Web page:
The search for qualified auditors remains a challenge for many organizations. Have you ever considered to review your recruitment practices as the head of the function? Are they updated, organized, and well structured? You can view your recruitment process as the starter solenoid. If it malfunctions, both you and the individual will struggle to succeed in the longer run.
There are three main aspects to consider if you would like to increase the likelihood of hiring the qualified auditors:
- How do you define your organization’s ideal candidate?
- How do you structure and execute interviews to select candidates with desired skills who can quickly adapt to your organization and culture?
- How do you attract individuals to apply?
Define your ideal candidate
Auditors are required to demonstrate excellent technical skills – industry-specific knowledge and expertise, understanding of processes and controls – as well as critical soft skills such as interpersonal communication and conflict management.
While designing the skillset, it is extremely important to pay equal attention to technical and soft skills. Technical skills will vary based on the industry, type of assessment, and your specific needs, but soft skills would be similar across the world of auditing. It could be a good idea to benchmark with other companies or functions on soft skills, both for defining and assessing those.
Companies should also consider diversity when defining the required qualities. Having a team of people with the same background and skillsets who think the same will be toxic to your organization.
Design your process
As technical skills will vary, this article will focus on assessing some critical soft skills and providing tips that can be used as part of the interview and selection process.
It is also important to set the minimum entry criteria such as experience, and years of service in the company to avoid failures.
“Curiosity is the engine of achievement.” – Sir Ken Robinson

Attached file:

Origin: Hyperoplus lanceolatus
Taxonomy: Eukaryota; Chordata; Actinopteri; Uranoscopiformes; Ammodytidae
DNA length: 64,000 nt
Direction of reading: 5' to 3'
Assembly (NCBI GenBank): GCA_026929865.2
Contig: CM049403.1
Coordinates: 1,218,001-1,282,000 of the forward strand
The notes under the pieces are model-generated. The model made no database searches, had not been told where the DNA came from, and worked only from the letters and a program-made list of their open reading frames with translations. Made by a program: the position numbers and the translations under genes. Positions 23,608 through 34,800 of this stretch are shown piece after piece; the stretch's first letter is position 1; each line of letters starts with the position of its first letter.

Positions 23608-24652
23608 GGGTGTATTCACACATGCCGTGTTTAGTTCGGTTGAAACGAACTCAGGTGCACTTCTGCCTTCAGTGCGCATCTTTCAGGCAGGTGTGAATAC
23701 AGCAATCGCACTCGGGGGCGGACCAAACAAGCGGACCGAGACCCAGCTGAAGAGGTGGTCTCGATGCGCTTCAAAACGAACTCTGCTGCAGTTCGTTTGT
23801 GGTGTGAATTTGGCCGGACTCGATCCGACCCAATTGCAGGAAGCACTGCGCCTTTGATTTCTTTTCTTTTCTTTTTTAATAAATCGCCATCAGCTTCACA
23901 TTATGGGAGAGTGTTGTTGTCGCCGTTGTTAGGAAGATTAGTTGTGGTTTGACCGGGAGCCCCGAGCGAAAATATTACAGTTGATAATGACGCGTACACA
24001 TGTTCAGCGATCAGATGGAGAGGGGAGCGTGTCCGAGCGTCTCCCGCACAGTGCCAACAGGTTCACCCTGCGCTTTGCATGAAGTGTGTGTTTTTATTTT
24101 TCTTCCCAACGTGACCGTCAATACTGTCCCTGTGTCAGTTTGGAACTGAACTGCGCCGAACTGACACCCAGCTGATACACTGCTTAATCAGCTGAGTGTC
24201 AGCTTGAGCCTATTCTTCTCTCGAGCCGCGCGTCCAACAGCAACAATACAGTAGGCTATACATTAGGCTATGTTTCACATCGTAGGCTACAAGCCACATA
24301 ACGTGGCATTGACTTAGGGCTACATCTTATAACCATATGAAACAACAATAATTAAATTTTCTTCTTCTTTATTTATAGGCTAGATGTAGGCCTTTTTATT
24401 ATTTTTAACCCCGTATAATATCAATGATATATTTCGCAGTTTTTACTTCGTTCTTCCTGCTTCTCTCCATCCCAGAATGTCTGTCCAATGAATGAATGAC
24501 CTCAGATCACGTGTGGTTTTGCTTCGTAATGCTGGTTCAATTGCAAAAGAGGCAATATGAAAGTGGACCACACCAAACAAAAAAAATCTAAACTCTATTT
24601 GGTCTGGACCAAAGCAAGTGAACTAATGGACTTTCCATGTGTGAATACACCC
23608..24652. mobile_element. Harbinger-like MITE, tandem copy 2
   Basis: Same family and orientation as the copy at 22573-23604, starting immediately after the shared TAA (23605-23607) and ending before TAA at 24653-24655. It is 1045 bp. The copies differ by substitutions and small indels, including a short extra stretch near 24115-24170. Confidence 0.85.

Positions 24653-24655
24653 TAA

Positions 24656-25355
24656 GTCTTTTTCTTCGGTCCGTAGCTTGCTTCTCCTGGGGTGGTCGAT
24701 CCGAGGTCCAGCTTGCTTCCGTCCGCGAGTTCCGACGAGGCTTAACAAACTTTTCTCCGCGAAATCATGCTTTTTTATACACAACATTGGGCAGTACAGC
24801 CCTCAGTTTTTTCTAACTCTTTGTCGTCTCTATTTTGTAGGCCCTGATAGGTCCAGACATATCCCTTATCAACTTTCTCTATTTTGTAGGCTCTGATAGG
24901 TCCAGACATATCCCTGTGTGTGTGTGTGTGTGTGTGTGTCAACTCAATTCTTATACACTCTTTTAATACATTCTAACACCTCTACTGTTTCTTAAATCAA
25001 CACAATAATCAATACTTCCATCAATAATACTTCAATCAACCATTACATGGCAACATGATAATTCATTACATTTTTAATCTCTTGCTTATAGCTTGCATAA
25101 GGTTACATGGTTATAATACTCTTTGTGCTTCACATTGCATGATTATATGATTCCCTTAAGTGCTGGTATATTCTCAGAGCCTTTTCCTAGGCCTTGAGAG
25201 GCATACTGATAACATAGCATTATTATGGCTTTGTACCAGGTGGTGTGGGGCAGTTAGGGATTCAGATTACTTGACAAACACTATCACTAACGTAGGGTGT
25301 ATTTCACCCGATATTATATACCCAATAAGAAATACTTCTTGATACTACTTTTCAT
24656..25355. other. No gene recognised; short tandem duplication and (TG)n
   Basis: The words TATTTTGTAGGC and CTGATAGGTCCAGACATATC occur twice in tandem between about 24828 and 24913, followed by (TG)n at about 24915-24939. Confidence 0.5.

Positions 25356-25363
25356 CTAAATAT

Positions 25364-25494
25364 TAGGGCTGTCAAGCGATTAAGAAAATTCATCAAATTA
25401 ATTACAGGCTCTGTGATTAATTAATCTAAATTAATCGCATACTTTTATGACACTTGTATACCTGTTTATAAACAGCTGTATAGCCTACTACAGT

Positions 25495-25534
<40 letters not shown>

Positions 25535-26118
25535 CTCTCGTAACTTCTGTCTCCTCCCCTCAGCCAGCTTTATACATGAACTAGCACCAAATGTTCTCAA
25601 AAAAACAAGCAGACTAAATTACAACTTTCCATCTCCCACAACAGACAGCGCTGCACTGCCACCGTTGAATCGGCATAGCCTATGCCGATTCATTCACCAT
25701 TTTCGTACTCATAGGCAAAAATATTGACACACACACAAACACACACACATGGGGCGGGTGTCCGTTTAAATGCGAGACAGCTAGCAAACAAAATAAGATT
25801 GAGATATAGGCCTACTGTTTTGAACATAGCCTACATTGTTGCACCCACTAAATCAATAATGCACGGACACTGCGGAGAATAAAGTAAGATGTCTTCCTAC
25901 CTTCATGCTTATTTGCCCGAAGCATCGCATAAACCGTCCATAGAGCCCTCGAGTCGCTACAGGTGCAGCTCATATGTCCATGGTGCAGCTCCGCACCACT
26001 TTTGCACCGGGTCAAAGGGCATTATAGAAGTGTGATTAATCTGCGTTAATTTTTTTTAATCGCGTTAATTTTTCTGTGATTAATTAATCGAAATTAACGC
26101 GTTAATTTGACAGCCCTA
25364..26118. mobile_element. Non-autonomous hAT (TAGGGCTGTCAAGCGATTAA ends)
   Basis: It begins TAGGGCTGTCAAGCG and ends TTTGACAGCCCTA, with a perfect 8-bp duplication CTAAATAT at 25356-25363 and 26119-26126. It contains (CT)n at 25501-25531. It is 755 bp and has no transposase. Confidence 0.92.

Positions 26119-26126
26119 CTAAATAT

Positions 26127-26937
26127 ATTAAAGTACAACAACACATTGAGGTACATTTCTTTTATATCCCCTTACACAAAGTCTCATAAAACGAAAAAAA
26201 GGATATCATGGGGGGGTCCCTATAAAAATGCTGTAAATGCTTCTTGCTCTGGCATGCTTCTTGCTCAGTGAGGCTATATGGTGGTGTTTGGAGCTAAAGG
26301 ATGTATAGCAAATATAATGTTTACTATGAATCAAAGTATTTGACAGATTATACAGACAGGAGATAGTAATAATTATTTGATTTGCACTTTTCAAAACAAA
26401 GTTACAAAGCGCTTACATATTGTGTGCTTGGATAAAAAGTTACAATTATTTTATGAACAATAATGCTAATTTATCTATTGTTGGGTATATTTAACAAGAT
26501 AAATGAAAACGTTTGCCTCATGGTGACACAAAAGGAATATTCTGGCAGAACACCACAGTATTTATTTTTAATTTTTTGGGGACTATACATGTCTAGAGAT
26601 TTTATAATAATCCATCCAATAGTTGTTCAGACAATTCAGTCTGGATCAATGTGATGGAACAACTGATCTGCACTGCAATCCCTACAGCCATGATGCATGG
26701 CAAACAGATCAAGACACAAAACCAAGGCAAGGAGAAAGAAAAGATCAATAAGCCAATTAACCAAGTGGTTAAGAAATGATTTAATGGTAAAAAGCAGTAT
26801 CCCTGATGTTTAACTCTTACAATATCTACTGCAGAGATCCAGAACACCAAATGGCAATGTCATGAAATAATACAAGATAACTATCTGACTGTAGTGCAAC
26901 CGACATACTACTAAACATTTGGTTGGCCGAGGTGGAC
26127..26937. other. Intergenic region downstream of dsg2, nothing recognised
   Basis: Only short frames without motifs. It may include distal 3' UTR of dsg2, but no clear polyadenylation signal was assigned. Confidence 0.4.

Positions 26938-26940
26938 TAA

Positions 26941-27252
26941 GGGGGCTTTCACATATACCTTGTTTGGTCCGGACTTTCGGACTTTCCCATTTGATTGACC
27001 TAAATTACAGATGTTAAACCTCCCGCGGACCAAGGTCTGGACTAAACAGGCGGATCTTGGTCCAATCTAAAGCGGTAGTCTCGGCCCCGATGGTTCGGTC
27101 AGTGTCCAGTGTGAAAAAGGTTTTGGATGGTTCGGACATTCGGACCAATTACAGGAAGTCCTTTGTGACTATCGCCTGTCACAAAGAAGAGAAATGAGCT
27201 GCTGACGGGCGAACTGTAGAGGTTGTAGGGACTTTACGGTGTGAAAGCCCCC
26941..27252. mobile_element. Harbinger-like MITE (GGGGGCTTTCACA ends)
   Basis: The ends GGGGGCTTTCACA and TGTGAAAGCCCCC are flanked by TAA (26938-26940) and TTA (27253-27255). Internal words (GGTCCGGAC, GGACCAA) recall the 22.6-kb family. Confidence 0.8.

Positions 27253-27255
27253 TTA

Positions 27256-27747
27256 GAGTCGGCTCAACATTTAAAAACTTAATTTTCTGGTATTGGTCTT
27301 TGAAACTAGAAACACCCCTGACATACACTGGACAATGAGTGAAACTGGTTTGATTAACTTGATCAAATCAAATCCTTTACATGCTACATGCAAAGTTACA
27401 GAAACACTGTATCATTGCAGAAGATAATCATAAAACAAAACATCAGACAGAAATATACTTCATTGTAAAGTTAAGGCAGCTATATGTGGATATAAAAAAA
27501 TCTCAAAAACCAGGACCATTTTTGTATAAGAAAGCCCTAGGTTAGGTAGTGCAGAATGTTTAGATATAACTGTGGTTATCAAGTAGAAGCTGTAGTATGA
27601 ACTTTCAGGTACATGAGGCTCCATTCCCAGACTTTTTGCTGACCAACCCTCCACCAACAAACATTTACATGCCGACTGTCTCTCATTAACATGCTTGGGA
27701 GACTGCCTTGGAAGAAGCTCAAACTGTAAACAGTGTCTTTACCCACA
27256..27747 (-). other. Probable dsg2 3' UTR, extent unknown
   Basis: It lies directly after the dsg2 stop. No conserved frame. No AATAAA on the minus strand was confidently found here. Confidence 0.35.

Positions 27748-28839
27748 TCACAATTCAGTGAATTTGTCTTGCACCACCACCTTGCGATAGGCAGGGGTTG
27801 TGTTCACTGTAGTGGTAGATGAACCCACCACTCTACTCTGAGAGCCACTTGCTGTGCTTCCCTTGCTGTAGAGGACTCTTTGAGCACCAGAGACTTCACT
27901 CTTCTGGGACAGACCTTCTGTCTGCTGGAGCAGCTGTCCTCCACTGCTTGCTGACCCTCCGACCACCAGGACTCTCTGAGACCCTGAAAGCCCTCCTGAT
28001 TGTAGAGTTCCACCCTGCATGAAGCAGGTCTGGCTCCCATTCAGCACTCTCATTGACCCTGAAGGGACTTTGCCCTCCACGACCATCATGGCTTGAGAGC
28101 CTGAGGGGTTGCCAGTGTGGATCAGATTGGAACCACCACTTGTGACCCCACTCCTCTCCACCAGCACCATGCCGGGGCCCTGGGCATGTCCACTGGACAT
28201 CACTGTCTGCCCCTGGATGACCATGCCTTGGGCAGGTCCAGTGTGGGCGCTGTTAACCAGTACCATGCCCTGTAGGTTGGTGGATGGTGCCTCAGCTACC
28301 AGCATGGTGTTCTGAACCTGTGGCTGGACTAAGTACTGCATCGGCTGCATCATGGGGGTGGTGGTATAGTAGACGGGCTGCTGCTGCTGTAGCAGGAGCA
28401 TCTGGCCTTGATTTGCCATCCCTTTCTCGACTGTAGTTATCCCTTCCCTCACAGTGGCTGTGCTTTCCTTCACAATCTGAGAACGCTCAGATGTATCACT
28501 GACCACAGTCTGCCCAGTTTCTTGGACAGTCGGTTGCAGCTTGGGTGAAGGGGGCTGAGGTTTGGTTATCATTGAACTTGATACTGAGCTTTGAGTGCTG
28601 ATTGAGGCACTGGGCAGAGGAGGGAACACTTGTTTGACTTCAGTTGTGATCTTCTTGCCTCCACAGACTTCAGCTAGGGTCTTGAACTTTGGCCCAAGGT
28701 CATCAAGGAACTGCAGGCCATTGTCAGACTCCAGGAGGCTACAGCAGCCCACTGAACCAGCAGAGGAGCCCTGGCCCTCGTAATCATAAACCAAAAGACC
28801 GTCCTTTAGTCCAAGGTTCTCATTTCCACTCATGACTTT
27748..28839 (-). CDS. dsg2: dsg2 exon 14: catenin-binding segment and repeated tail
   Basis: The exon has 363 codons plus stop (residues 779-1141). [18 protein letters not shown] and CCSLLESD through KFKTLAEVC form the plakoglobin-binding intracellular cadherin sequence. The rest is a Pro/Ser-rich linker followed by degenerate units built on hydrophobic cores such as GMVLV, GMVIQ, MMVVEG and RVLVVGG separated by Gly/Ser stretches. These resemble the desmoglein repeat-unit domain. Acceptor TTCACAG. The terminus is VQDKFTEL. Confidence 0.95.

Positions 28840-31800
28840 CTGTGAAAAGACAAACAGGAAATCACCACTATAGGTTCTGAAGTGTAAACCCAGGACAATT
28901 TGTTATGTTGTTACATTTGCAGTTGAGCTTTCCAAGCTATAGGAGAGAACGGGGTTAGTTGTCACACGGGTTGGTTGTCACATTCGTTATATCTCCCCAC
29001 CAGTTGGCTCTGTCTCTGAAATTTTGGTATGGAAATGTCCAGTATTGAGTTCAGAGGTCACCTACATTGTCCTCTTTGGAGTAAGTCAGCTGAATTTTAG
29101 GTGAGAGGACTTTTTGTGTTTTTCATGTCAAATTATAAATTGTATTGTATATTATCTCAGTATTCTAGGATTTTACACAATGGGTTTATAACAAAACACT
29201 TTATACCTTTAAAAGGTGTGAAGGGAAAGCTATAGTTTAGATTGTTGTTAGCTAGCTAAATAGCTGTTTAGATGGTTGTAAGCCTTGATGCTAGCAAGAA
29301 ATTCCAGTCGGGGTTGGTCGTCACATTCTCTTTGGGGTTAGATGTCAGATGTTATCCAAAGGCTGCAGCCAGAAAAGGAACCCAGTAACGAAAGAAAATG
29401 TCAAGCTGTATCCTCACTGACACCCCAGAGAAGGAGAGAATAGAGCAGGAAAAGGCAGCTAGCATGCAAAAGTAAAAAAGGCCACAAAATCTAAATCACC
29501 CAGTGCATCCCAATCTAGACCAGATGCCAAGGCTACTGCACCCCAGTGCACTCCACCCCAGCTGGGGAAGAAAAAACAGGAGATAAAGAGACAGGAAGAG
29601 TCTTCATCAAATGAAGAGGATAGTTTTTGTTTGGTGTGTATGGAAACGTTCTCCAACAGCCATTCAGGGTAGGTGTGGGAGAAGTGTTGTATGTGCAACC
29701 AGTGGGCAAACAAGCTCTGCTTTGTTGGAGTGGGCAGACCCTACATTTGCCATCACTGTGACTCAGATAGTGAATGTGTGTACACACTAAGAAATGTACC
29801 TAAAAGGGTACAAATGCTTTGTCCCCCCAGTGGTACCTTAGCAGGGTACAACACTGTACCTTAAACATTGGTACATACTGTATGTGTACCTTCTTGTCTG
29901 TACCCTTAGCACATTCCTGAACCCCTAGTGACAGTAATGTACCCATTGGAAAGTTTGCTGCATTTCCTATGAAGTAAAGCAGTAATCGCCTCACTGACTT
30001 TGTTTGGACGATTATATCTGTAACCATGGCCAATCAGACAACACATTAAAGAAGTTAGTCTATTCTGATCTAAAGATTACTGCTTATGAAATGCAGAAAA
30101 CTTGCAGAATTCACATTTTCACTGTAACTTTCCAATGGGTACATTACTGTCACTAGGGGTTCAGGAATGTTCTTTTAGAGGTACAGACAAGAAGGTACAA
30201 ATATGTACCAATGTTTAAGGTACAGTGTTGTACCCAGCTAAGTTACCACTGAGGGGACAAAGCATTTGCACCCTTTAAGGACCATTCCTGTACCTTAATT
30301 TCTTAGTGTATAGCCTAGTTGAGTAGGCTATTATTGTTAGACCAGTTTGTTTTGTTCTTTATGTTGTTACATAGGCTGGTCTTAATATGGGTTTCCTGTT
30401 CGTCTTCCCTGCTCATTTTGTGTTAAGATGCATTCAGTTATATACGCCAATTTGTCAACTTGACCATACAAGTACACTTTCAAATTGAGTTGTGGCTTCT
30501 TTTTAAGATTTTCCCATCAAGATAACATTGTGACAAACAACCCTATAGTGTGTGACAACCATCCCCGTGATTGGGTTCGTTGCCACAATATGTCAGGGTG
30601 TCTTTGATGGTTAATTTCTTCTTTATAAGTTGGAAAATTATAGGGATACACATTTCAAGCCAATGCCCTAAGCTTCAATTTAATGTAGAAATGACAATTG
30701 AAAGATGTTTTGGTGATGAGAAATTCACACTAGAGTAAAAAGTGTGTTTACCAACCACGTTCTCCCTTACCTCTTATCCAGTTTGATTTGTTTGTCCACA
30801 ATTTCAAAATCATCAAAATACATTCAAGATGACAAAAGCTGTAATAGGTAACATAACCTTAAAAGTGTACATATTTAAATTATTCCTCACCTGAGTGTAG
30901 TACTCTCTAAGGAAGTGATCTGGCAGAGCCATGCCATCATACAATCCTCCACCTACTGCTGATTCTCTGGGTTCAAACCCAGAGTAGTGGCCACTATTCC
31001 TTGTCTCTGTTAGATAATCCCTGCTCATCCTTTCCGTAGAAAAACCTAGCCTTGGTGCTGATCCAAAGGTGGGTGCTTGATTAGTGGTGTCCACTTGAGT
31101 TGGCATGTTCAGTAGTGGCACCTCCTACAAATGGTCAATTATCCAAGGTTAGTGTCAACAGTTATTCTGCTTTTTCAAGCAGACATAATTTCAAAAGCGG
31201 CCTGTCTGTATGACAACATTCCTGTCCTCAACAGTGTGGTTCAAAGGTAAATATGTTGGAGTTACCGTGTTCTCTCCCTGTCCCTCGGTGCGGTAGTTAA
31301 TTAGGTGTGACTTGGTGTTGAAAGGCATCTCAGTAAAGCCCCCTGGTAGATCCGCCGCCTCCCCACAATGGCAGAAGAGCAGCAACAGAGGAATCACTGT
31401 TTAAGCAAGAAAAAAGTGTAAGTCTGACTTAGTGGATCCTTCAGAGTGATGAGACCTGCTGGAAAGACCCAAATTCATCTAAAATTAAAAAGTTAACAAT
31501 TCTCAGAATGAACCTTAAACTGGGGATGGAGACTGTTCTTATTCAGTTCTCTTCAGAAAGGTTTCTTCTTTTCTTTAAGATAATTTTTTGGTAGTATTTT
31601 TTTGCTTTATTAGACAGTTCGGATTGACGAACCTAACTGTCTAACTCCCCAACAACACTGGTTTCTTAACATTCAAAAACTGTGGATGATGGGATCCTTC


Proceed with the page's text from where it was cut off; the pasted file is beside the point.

It is not an easy exercise to confirm the presence of the required curiosity. One way to assess would be to ask candidates about things they have learned outside of work, anything that could surface a sign of feeding their hunger for learning new things. I remember, in one of the interviews, I was asked to talk about my hobbies. The interviewer was so professional in getting the evidence she needed for a curious mind, by asking what new things I brought into my life because of my hobbies. Any knowledge not transformed into practice will fade away, therefore looking for such evidence is critical.
“There are three constants in life: change, choice, and principles.” – Stephen Covey
Self-discipline and integrity complement each other and contribute to the quality of a good auditor. Evaluating particularly integrity during an interview, when most candidates are going to be on their best behavior, is not always straightforward. One approach is to ask candidates how they have handled previous difficult discussions and ethical dilemmas. For example, if they witnessed a situation where a senior manager challenged them with the result of their assessment, how did they respond?
“The most basic of all human needs is the need to understand and be understood.” – Ralph Nichols